tractor in the dark
(the little light off to the left is the Boss' headlamp)

"helpers" Gus and Ellie

Since there is a great deal of chicken poop involved (the reason for cleaning) the dogs feel it their sworn duty to get right in the middle of everything and “help”. They also ate a few rats. (all the chicken feed and broken eggs attract rodents despite our best efforts...can’t poison the rats without risking the dogs) Like I said’s all about the glamour around here.

With the mess cleaned from beneath the hen house (a big pile of chicken poop is “aging” in order to be used as fertilizer later) the hen house was moved into position, the big weeds trimmed, the fence re-positioned, just in time for the hens to come outside and have breakfast. And, the Boss headed inside for his own breakfast.

breakfast time for hens

 not much left in the upper garden
(but, the garlic got planted!)

Then it was time for more hoophouse and garden clean-up for the Boss and I planted and picked.
the cucumber trellises were taken down and stored for next year

I keep thinking that surely I have picked the final tomato particularly since we have had at least three frosts. But, I found a few more this week. There was a whole flat of green tomatoes to take to Market. We sold a few and we will allow the rest to ripen for our own use. While these won’t taste as good as vine-ripened fruits, at least we can extend the season ever so slightly before swearing off tomatoes until next summer. Frozen and canned tomatoes are good, but there is nothing like summer tomatoes!

Friday started out as a lovely fall harvest day, even though it was still rather warm.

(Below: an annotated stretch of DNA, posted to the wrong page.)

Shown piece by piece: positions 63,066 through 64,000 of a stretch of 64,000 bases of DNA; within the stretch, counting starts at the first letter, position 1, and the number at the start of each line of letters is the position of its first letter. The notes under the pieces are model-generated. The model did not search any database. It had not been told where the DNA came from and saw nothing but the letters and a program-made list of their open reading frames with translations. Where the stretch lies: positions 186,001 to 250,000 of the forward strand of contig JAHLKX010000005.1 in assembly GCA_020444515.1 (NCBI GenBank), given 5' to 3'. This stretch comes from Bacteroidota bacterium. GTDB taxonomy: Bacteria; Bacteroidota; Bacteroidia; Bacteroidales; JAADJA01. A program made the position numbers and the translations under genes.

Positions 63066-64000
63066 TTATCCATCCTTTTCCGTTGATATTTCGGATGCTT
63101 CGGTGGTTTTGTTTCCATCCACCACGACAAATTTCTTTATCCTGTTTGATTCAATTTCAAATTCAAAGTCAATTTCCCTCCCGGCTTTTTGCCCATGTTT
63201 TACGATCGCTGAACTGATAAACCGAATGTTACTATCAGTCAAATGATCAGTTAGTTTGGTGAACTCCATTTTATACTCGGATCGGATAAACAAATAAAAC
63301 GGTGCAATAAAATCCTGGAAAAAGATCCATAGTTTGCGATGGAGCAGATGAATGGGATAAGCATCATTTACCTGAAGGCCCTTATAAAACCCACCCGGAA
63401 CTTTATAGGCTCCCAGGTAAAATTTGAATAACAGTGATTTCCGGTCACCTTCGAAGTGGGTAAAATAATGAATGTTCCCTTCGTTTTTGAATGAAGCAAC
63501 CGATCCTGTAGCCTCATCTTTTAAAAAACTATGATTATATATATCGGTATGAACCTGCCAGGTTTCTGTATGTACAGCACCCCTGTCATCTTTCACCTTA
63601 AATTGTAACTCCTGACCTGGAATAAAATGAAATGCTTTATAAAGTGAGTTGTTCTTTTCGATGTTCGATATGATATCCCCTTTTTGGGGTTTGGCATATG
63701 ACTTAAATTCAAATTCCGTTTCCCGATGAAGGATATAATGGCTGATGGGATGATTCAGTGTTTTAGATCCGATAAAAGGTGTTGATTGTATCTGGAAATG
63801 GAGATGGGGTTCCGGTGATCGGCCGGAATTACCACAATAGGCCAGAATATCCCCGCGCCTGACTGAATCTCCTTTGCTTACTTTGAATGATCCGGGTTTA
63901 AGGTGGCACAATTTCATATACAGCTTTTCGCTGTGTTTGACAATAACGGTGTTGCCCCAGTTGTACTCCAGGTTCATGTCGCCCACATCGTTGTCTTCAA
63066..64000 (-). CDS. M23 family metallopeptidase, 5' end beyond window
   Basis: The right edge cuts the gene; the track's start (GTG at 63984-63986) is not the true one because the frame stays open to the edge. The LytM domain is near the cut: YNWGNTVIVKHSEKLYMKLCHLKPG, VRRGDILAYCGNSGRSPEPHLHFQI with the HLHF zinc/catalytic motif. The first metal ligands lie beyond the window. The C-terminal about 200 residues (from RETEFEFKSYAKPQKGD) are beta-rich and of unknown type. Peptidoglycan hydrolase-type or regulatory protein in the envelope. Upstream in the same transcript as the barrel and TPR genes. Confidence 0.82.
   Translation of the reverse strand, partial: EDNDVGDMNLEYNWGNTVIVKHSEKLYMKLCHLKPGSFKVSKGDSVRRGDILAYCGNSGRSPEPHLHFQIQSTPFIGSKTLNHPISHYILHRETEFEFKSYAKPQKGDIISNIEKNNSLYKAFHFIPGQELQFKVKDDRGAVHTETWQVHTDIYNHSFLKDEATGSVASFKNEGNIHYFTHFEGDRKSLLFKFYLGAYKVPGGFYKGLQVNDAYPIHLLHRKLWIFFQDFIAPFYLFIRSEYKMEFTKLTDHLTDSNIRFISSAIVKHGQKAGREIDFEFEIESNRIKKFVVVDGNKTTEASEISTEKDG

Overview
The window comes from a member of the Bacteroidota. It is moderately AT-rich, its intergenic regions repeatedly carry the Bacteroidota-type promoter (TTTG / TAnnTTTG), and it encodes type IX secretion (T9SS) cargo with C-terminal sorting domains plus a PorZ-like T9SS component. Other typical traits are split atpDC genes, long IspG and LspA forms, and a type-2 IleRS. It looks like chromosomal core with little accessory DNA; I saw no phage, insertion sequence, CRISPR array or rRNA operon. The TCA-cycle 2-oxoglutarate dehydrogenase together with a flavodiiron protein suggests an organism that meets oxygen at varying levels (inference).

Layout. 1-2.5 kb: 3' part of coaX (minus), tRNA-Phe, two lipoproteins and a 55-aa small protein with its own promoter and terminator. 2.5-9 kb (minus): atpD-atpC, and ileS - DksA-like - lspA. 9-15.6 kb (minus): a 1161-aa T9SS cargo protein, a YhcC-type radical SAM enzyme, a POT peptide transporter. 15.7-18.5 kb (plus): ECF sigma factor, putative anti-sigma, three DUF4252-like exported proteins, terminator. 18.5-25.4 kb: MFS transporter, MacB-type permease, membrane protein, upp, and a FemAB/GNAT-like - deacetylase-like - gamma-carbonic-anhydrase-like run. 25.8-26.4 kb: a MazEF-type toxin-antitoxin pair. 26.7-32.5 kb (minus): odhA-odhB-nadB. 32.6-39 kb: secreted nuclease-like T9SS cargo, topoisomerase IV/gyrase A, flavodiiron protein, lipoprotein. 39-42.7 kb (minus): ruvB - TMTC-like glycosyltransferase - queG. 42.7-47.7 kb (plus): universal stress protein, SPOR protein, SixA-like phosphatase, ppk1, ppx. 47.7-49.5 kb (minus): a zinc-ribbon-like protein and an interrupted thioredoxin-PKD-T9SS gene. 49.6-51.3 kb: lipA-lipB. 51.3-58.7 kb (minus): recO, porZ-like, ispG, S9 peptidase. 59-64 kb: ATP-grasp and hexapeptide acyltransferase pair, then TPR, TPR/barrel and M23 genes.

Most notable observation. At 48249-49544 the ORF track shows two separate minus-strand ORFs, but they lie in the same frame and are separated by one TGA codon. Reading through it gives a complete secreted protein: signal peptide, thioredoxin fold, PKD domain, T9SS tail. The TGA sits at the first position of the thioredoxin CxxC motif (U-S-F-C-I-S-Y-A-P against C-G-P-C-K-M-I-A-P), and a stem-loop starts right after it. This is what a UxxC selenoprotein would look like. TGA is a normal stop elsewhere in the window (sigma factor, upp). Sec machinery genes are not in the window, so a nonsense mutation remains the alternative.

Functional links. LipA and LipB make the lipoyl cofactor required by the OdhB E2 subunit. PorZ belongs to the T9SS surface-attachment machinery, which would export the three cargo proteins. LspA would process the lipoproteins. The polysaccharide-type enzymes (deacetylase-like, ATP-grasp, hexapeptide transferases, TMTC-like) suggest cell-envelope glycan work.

certainly looks like fall

While I was in the hoophouse I sensed it was getting darker and darker. I looked up to see the black skies give way to torrential rain as a storm raced up the ridge. Apparently, that was the leading edge of a cold front, because once the rains passed through, you could notice a distinct chill in the air.
skies got dark

the torrents of rain

leaves on the rainy hoophouse

Friday afternoon/evening was one long display of gorgeous October splendor. There is nothing quite like the play of light and shadows that we see as the weather makes that final shift to autumn after a few days of Indian Summer.  Click here for a post of photos from 2014.Unfortunately, the combination of wind and rain brought down a great number of the changing leaves, so things aren’t quite at pretty as they might have been.

And, when we said we wanted cooler weather, we should have been slightly more specific. We definitely got COOLER! After a string of near 80 degree days, temperatures in the fifties (with gusty winds) felt downright cold.

downtown on a fall morning
The cold and the wind slowed foot traffic at the Market considerably, making for a very long morning.

Fall at the Market is far different than the height of the season. But, it gives us time for more lively and in-depth conversations. The customer base is wide and varied and the subjects covered are diverse to say the least. Personally, the social aspect of the Market is every bit as vital to our success as the economic benefits. And, it’s fun, too.

With the Market behind us, it’s time for to re-group and plan another week.

Hope you’re having a Happy Sunday! 
Thursday's sunrise was simply spectacular!

Thanks for stopping by. Come back and “visit” again soon!